“EMG sensors aren’t very accurate,” said Weinberg, director of Georgia Tech’s Center for Music Technology. “They can detect a muscle movement, but the signal is too noisy to infer which finger the person wants to move. We tried to improve the pattern detection from EMG for Jason but couldn’t get finger-by-finger control.”
But then the team looked around the lab and saw an ultrasound machine. They partnered with two other Georgia Tech professors – Minoru Shinohara, Chris Fink (College of Sciences) and Levent Degertekin (Woodruff School of Mechanical Engineering) — and attached an ultrasound probe to the arm. The same kind of probe doctors use to see babies in the womb could watch how Barnes’ muscles moved.
“That’s when we had a eureka moment,” said Weinberg. When Barnes tries to move his amputated ring finger, the muscle movements differ from those seen when he tries to move any other digit. Weinberg and the team fed each unique movement into an algorithm that can quickly determine which finger Barnes wants to move. The ultrasound signals and machine learning can detect continuous and simultaneous movements of each finger, as well as how much force he intends to use.
“It’s completely mind-blowing,” said Barnes. “This new arm allows me to do whatever grip I want, on the fly, without changing modes or pressing a button. I never thought we’d be able to do this.”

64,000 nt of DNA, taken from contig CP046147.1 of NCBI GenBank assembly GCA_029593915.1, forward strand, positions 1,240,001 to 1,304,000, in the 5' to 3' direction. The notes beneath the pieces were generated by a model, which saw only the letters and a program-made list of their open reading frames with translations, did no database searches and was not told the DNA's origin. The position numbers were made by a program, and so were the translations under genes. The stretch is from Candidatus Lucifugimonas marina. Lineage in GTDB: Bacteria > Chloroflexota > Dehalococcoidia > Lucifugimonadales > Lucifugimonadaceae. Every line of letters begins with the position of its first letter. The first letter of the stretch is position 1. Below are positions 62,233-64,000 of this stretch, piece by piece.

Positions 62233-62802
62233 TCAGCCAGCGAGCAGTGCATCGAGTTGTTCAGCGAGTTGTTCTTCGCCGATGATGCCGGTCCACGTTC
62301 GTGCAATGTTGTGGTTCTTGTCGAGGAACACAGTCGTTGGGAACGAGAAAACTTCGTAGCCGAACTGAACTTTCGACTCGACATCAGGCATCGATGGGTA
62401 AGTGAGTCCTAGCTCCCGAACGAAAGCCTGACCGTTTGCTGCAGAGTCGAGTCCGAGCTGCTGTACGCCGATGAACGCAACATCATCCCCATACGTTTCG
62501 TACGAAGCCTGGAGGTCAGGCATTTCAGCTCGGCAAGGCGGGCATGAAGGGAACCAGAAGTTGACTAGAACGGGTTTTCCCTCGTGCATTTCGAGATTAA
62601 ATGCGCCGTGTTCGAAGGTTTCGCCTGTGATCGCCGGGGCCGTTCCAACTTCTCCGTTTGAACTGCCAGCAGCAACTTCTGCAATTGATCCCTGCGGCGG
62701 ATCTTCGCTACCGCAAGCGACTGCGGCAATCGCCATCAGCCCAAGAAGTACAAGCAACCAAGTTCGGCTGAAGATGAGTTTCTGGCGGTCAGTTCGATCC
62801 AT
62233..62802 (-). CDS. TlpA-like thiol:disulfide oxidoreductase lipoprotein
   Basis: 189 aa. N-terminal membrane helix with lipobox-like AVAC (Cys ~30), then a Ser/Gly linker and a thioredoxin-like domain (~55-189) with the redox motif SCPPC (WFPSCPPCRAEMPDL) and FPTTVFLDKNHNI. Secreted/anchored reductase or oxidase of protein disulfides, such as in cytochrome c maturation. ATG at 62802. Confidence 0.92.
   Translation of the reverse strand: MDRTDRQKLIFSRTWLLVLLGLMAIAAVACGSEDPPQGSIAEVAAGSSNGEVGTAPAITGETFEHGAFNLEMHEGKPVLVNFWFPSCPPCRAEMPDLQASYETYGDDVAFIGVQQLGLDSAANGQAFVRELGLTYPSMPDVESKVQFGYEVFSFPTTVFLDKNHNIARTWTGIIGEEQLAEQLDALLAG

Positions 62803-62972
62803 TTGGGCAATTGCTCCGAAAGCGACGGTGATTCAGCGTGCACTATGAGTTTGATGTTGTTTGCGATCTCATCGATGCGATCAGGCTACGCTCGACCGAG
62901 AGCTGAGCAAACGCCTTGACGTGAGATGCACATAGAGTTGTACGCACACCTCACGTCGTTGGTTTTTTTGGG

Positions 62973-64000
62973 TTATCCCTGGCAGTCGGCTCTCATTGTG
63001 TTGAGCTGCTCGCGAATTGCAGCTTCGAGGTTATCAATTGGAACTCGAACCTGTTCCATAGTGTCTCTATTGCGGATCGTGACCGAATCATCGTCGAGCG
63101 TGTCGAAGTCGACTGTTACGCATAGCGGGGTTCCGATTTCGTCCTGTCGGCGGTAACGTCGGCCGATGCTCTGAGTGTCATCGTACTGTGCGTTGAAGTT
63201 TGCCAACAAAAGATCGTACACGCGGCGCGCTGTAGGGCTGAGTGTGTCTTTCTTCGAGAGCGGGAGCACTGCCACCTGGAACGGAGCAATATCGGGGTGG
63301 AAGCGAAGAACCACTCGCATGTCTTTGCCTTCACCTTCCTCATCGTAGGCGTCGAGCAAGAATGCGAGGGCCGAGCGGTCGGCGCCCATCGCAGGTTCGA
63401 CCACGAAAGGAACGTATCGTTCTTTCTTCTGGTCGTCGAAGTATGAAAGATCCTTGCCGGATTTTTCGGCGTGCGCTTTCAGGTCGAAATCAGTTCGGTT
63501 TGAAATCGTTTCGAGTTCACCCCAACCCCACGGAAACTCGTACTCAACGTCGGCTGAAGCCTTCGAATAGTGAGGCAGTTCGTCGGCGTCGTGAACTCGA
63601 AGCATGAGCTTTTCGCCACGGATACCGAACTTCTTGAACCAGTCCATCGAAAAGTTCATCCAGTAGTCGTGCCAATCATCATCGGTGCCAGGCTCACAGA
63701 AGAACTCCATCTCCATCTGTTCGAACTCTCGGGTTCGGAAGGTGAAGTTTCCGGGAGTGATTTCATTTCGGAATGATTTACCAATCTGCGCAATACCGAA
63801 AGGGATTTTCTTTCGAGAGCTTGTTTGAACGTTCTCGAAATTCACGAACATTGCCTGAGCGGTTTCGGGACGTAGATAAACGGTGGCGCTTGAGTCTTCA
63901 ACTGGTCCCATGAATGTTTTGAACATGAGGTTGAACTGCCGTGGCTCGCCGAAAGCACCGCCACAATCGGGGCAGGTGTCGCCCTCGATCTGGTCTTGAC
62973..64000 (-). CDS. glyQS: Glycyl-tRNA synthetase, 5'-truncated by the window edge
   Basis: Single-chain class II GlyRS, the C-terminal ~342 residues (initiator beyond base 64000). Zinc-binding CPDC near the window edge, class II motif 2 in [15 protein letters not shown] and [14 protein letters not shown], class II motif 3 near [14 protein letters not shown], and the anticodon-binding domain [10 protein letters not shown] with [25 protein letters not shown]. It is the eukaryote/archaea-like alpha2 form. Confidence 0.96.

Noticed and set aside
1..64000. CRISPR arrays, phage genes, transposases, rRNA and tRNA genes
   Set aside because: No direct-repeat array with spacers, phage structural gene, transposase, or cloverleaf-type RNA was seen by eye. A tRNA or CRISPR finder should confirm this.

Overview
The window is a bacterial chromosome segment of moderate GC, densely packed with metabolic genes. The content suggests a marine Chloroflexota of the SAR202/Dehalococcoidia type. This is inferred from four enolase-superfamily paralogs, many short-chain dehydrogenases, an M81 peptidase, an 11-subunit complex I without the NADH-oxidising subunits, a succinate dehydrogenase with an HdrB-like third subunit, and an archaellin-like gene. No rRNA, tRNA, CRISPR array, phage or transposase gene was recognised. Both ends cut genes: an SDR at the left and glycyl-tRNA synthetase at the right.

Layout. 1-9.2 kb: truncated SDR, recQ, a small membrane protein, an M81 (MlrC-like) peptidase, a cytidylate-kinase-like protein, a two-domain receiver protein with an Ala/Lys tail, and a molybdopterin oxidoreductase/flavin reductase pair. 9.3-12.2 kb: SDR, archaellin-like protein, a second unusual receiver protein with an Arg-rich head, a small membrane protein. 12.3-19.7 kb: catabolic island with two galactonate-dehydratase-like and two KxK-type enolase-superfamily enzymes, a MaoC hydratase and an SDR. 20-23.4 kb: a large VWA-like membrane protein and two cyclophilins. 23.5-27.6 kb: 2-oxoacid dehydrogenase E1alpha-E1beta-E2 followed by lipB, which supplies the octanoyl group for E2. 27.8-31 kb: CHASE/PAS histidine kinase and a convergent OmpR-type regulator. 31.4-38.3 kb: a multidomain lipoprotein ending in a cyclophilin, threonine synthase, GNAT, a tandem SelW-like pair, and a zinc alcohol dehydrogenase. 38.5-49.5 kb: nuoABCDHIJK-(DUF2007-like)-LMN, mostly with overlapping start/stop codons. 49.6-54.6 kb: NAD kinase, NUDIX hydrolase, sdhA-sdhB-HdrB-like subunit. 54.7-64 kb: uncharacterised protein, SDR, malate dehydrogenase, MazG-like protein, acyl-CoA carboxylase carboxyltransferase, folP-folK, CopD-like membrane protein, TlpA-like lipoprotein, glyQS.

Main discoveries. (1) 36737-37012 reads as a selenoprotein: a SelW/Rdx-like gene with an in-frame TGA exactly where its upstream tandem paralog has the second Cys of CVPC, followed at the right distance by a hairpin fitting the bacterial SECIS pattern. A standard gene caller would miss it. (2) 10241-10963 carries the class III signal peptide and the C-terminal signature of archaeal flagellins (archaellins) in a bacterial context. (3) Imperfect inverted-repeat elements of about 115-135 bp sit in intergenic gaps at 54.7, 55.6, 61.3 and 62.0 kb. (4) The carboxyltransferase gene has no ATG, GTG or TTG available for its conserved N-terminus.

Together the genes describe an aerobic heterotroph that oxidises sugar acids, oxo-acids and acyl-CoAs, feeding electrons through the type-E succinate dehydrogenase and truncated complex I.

This is the second device Weinberg’s lab has built for Barnes. His first love is the drums, so the team fitted him with a prosthetic arm with two drumsticks in 2014. He controlled one of the sticks. The other moved on its own by listening to the music in the room and improvising.
The device gave him the chance to drum again. The robotic stick could play faster than any drummer in the world. Worldwide attention has sent Barnes and Weinberg’s robots around the globe for concerts across four continents. They’ve also played at the Kennedy Center in Washington, D.C. and Moogfest.
“If this type of arm can work on music, something as subtle and expressive as playing the piano, this technology can also be used for many other types of fine motor activities such as bathing, grooming and feeding,” said Weinberg. “I also envision able-bodied persons being able to remotely control robotic arms and hands by simply moving their fingers.”